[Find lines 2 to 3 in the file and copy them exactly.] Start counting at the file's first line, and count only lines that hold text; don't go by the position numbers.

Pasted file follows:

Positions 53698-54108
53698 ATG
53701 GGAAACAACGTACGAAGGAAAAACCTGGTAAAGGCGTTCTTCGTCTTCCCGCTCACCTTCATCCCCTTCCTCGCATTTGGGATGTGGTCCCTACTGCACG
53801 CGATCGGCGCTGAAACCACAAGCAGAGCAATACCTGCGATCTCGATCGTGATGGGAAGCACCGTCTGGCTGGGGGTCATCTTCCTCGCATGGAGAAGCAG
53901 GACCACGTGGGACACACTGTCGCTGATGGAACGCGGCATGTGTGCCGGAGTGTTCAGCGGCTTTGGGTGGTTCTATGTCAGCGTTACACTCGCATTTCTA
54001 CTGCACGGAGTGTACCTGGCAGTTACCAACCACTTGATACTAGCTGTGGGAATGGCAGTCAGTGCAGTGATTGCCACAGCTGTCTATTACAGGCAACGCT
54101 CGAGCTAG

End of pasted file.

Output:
53698 ATG
53701 GGAAACAACGTACGAAGGAAAAACCTGGTAAAGGCGTTCTTCGTCTTCCCGCTCACCTTCATCCCCTTCCTCGCATTTGGGATGTGGTCCCTACTGCACG